In fourth grade, band is added to the mix, with students able to start learning a wind or percussion instrument. Reichenfeld helps them pick an instrument by having them listen to various tracks he keeps on an iTunes playlist. “What I want them to do is choose their new voice,” he says. “Band instruments have such unique timbres. Each one has a different sound, and what really causes a young person to stick with an instrument is if they love the way it sounds.”
At this point, students can choose to stay on the stringed instrument track or jump over to band instruments. About half make the switch. Regardless of which direction they go, by the end of fourth grade, 80 to 90 percent of Mt. Lebanon kids are playing an instrument, Reichenfeld says, and nearly all of them continue in middle school.
Mt. Lebanon employs seven band and strings teachers who rotate among the seven elementary schools, with each teacher taking on small groups of students at two or three different buildings. Reichenfeld often works with just three students at a time, allowing each to truly hear a sound and how to manipulate it without being drowned out by other students playing. The PTA supports the program with an instrument fund that provides an instrument free to any child who can’t afford to purchase or rent one.
The schools make sure students have the chance to see firsthand what they’re working toward. Second and fourth graders go to Heinz Hall for a Pittsburgh Symphony Orchestra performance, and symphony players (many of whom live in Mt. Lebanon) regularly visit the schools to demonstrate their instruments. Pittsburgh’s Civic Light Opera has performed for students on a number of occasions. Each building tries to hold at least two music-based cultural arts assemblies per year, which could range from a performance by the chamber music band Cello Fury to a laser light show. The schools also offer access to QUAVER, a full web-based music curriculum that augments the teachers’ lessons at school and at home.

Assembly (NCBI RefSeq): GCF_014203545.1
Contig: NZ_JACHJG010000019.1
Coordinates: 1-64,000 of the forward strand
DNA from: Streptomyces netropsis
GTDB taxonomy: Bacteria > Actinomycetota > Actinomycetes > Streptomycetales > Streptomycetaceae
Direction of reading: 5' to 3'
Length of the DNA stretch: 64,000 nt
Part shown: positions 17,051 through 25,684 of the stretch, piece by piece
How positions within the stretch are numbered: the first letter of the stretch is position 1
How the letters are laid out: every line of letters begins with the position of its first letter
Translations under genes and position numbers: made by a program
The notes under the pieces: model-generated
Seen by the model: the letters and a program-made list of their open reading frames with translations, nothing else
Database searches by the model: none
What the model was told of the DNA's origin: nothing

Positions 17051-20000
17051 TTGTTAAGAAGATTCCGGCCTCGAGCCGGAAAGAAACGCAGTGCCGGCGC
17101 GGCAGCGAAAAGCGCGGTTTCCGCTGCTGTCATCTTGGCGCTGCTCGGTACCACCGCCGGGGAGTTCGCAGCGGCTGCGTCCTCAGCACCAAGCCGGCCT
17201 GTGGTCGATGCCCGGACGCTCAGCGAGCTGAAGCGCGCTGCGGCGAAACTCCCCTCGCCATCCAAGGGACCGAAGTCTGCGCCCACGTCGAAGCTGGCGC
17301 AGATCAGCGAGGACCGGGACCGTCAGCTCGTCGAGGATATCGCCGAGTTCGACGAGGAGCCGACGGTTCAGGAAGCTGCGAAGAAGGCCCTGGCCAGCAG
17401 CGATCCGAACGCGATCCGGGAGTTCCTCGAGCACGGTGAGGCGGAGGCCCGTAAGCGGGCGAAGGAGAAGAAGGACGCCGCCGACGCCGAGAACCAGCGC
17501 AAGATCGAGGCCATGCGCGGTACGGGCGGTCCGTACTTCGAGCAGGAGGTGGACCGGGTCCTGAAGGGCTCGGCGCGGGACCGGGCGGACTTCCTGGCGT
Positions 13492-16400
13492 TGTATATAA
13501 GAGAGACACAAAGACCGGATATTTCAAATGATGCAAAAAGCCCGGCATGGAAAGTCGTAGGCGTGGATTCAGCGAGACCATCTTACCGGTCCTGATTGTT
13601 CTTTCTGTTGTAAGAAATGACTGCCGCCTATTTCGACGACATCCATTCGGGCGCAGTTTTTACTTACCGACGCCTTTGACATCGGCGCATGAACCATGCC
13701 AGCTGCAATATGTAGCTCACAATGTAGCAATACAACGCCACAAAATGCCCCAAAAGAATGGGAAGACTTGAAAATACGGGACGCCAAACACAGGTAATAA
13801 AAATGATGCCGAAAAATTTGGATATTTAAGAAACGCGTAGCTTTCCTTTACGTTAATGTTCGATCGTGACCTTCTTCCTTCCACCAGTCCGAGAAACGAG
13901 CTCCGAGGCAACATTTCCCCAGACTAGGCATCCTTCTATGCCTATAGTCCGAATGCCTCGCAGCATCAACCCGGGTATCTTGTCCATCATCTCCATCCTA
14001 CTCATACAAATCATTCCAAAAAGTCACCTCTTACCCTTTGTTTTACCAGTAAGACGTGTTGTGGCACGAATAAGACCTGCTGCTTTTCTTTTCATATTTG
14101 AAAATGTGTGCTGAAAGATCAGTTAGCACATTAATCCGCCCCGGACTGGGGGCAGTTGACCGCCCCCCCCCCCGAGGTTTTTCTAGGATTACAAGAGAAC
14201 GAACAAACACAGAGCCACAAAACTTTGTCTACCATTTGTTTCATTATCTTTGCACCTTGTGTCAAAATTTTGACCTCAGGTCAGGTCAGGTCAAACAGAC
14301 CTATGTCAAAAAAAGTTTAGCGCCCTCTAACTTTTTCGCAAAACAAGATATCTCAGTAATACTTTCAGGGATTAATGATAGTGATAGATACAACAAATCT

This multi-pronged approach offers students every opportunity to succeed at music, which Mt. Lebanon educators say can be nearly as important as the basic subjects when it comes to expanding a child’s mind.
“We believe that early, quality experiences in the arts are essential to the development of every child’s skills and abilities,” says the district’s superintendent, Dr. Timothy Steinhauer. “For as long as we have been a school district, Mt. Lebanon has believed that an early exposure and early experiences in the arts have been one of the foundations of a quality education.”